Unraveling the taxonomic complexity of Eryngium L. (Apiaceae, Saniculoideae): Phylogenetic analysis of 11 non-coding cpDNA loci corroborates rapid radiations
Calviño, Carolina I.; Martínez, Susana G.; Downie, Stephen R.
Plant Diversity and Evolution Volume 128 No. 1-2 (2010), p. 137 - 149
published: Aug 1, 2010
ArtNo. ESP145012871008, Price: 29.00 €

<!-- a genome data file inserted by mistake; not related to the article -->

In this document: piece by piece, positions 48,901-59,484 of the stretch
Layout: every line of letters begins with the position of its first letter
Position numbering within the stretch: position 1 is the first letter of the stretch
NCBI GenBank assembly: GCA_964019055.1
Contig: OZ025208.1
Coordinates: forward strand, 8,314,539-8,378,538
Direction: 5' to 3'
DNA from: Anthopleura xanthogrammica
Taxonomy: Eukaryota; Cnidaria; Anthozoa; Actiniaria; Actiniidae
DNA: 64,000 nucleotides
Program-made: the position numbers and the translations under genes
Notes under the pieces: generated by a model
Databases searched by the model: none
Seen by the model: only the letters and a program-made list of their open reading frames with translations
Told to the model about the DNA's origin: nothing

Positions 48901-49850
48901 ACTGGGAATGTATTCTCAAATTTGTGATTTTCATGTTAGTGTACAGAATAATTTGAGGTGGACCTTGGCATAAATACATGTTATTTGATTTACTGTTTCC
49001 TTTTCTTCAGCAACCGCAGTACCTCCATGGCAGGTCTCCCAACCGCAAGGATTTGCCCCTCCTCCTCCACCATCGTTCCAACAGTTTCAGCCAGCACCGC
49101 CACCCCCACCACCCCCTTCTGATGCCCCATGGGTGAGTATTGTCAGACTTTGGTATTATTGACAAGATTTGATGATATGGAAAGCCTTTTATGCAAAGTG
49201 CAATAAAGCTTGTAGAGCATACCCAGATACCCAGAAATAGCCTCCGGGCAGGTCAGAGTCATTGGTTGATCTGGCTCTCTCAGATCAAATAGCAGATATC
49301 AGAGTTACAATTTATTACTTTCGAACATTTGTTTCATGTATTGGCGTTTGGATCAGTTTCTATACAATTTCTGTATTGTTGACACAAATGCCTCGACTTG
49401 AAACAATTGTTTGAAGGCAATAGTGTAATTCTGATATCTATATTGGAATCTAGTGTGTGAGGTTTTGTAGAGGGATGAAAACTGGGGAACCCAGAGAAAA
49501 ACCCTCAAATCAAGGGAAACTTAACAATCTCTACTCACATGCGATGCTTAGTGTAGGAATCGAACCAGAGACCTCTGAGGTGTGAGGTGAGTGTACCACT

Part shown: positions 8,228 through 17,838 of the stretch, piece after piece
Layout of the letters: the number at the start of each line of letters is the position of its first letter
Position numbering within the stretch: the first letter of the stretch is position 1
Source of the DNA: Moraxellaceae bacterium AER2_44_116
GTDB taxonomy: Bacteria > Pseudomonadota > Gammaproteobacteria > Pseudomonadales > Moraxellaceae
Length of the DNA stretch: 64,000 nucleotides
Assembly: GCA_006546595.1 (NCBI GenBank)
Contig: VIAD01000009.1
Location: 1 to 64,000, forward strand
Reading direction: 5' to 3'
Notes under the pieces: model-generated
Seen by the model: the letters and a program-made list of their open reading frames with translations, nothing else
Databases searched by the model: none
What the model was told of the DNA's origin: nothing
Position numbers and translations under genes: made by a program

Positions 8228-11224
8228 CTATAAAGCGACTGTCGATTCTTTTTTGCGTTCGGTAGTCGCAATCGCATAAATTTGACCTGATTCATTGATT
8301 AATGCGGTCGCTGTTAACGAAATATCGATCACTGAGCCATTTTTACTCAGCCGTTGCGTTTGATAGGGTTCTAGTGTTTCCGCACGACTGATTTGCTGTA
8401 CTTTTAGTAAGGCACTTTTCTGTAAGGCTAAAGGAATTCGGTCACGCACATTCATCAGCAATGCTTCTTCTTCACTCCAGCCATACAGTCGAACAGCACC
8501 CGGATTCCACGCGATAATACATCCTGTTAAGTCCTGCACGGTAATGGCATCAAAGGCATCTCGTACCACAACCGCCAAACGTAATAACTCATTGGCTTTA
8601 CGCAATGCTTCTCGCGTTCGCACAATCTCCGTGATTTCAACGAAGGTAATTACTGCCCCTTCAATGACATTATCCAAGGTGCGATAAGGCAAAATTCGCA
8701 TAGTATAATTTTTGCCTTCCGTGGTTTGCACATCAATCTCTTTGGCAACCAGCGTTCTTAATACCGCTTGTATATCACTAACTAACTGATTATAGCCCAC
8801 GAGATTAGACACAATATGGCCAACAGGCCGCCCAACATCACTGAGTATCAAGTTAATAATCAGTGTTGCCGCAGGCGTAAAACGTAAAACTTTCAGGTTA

The evolution of the genus Eryngium L. combines a history of rapid radiations, long distance dispersals, and hybridizations. To corroborate whether the polytomies estimated in the phylogeny of Eryngium based on previous analyses of cpDNA trnQ-trnK and nrDNA ITS sequence data are due to rapid radiations, phylogenetic relationships of a subset of Eryngium species representing all major clades identified in our previous study were inferred using sequence data from 11 non-coding cpDNA regions (trnQ-rps16, rps16 intron, rps16-trnK, rpl32-trnL, ndhF-rpl32, psbJ-petA, 3'trnV-ndhC, trnfM-trnS, trnT-trnD, trnC-rpoB, and trnG-trnS). In total, 20 accessions representing seven informal and unranked groups of Eryngium subgenus Monocotyloidea and E. maritimum (E. subgenus Eryngium) were analyzed using maximum parsimony. Analysis of these 11 loci permitted an assessment of the relative utility of these non-coding regions in providing a more resolved and better supported phylogeny of the genus. The combined analysis of all cpDNA regions recovered the same informal groups previously recognized based on trnQ-trnK data alone: "New World s.str.", "North American monocotyledonous", "South American monocotyledonous", "Pacific", "Mexican", and "Eastern USA". The relationships among these groups, however, remained unresolved. Resolution in other portions of the tree and most bootstrap support values increased as a result of simultaneous analysis of all data. A cost/benefit examination indicated that maximum parsimony analysis of trnQ-trnK plus 3 regions (trnG-trnS, rpl32-trnL, and 3'trnV-ndhC) results in the same number of clades and similar bootstrap support values than in the combined analysis of all cpDNA regions. The present study continues to support that the major polytomies of Eryngium are due to rapid radiations, and the screening of 11 non-coding cpDNA regions allowed an efficient selection of the most informative loci and the minimum amount of regions necessary for increasing resolution and support within other portions of the phylogeny.